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Division of Man.

Targets and Goals

The German tradition divides the body into four main targets: upper left, upper right, lower left, and lower right. The left-right division is down the middle of the body, and generally refers to the proper left and right of the target, rather than as seen by the attacker. The high-low division is less clear. The medieval texts generally claim that the division is at the belt [Döbringer 25r; Ringeck 23r; Starhemberg 15v], but even taking into account the high waistline of medieval clothing, this seems rather high. There is little mention of attacks to the hips or legs, and Talhoffer 1467 shows attacks to the lower opening that appear to target the chest or abdomen [14]. From a practical point of view, a division at the arms might make more sense, since that is the starting point from which the cut is delivered. In Meyer, the dividing line is shown at about armpit level [Image A].

“The two lower targets” in Talhoffer 1467 [#14]; the divisions of the head and body in Meyer [Image A]

Meyer further subdivides the head into four, down the middle and across just below the eyes, to make an upper left and upper right, generally called the scalp, and lower left and lower right, also called the left and right ear [3v ff.]. He implies that this secondary division was a relatively modern phenomenon.


The early texts generally focus on the head or body as the target of the attack and throughout the tradition there is frequent emphasis on protecting the head which would seem to be the single most important target. Meyer explicitly says that the head is the most common target [3v]. Other targets he mentions include the face [54v, 61v], temple [33r], chin [41r], neck [26v, 33r], fingers [39v, 42v], and arms [27v, 35r, 36v, 40r, 42v, 54v, 57r; radius (inner forearm bone): 53v, 60v.1 Earlier texts make much less mention of peripheral targets, but in some places Ringeck does specify the breast [33r], face [33r, 36r], shoulder [31v], hands [32v], and arms [50r]; the Starhemberg Commentaries mention the arms [11r] and neck [14r]. The Crooked Cut often targets the hands in the early sources [Döbringer 25v; Ringeck 24v-25r].See Wallerstein 11r; Mair (Vienna) 48r for a thrust to the groin.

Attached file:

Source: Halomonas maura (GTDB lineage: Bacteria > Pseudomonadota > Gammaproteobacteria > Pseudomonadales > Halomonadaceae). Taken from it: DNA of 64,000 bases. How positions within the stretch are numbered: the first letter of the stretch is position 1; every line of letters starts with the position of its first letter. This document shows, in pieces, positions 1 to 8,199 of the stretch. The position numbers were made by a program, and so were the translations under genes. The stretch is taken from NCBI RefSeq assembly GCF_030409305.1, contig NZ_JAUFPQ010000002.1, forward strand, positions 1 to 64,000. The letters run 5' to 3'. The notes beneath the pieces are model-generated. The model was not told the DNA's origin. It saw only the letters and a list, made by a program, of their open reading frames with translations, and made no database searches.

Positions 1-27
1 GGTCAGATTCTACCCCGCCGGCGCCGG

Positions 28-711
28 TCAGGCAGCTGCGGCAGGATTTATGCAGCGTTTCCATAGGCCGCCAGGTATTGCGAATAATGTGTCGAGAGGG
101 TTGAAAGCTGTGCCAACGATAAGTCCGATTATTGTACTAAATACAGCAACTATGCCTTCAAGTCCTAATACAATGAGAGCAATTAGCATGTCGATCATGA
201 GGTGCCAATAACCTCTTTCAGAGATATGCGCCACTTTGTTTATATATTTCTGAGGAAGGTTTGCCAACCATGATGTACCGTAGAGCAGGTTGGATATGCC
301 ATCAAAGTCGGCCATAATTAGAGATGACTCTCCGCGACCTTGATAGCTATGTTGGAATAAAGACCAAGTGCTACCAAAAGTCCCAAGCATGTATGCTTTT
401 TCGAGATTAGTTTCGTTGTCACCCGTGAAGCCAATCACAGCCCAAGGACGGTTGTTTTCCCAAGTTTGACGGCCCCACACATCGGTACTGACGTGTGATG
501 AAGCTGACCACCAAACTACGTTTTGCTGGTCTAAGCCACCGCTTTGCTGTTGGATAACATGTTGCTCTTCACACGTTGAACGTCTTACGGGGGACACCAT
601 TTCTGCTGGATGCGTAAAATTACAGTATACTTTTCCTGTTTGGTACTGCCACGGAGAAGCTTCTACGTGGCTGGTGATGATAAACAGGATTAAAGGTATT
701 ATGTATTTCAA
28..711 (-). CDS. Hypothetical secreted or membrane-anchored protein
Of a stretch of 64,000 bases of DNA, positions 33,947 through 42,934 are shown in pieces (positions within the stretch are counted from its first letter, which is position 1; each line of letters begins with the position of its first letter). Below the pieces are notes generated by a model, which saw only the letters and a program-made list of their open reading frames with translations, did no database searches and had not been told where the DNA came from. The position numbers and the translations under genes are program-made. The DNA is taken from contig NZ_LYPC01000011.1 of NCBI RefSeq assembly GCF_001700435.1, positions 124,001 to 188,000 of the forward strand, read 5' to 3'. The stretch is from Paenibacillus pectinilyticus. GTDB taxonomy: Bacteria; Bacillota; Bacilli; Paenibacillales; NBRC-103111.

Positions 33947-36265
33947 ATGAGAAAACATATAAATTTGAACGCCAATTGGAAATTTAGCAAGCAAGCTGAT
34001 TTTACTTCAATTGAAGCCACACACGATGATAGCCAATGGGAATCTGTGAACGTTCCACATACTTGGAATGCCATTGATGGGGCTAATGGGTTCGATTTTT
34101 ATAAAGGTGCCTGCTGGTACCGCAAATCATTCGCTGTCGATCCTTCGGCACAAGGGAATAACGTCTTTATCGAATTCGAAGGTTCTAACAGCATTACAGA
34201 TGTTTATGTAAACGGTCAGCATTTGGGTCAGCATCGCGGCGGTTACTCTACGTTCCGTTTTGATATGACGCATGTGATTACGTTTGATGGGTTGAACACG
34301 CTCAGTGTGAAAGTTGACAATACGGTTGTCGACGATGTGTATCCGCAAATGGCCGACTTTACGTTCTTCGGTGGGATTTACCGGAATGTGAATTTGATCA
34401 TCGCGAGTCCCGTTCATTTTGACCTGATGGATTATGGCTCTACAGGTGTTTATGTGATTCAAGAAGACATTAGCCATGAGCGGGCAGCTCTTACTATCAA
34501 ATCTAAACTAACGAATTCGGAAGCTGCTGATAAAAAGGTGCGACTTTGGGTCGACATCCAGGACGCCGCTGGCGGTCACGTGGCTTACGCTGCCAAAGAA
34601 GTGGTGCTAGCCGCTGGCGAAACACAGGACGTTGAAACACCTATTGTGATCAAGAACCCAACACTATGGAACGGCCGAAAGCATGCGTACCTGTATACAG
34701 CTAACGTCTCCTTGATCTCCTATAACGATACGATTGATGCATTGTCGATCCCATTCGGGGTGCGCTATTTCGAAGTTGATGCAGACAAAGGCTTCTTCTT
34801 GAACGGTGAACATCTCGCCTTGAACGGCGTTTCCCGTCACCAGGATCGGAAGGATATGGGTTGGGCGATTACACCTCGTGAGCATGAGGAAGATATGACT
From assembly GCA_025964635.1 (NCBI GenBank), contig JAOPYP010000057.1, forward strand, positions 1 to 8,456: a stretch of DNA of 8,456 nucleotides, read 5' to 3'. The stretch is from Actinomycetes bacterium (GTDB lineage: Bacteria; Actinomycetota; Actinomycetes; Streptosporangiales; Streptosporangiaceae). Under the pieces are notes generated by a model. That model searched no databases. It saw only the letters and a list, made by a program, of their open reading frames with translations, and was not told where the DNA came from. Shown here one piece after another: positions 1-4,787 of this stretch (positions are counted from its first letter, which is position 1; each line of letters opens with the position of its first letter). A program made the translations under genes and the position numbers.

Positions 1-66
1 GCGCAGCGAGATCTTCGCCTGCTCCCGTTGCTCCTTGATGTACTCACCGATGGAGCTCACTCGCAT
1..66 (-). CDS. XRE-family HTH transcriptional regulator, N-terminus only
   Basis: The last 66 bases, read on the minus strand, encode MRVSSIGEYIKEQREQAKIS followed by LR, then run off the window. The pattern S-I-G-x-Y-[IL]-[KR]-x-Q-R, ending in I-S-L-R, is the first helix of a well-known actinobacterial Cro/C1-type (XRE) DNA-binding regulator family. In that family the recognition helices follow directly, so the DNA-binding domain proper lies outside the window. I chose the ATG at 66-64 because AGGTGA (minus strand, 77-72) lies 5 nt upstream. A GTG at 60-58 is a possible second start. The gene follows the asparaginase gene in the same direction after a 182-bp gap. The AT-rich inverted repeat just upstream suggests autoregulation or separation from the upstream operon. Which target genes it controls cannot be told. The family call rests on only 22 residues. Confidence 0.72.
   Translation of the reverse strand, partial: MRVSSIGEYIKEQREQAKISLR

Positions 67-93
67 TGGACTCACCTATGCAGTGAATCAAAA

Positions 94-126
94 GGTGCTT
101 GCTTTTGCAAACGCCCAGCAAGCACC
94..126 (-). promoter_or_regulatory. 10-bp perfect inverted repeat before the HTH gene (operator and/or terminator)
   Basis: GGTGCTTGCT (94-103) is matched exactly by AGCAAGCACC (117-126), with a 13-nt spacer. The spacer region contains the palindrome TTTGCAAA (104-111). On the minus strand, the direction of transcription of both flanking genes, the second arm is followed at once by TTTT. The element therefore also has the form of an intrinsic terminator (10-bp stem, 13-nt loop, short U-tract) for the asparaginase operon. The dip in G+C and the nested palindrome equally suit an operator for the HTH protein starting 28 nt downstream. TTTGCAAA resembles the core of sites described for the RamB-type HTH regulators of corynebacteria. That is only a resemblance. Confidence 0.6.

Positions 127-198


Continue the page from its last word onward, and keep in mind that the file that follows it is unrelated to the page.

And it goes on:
In addition to landing hits on the opponent, some techniques were designed to throw [Ringeck 28r, 30r, 36v; Egenolph 12r; Mair (Vienna) 51v ff., 65v ff.; Meyer 43r, 62v ff.] or disarm [Ringeck 44r-v; Starhemberg 34r; Wallerstein 11v ff.; Egenolph 12r, 12v; Mair (Vienna) 8v, 9r-v, 16v, 28r, 46r; Meyer 41r.4, 62r.2, 62v.1]. There are also examples of techniques designed to break the opponent’s arm [Wallerstein 8v, 9r; Mair 47r, 53r ff.].


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